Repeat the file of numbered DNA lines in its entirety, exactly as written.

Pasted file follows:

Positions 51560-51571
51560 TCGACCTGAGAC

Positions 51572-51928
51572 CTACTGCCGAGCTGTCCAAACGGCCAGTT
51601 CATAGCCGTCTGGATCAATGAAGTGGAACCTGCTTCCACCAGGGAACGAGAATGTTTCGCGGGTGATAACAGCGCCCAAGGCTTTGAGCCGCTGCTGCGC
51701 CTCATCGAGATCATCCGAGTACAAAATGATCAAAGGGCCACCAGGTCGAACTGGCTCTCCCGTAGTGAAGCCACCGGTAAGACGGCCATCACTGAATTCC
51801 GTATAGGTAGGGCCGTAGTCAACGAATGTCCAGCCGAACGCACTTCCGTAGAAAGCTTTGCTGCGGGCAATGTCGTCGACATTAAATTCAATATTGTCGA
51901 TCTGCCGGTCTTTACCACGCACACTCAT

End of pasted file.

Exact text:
Positions 51560-51571
51560 TCGACCTGAGAC

Positions 51572-51928
51572 CTACTGCCGAGCTGTCCAAACGGCCAGTT
51601 CATAGCCGTCTGGATCAATGAAGTGGAACCTGCTTCCACCAGGGAACGAGAATGTTTCGCGGGTGATAACAGCGCCCAAGGCTTTGAGCCGCTGCTGCGC
51701 CTCATCGAGATCATCCGAGTACAAAATGATCAAAGGGCCACCAGGTCGAACTGGCTCTCCCGTAGTGAAGCCACCGGTAAGACGGCCATCACTGAATTCC
51801 GTATAGGTAGGGCCGTAGTCAACGAATGTCCAGCCGAACGCACTTCCGTAGAAAGCTTTGCTGCGGGCAATGTCGTCGACATTAAATTCAATATTGTCGA
51901 TCTGCCGGTCTTTACCACGCACACTCAT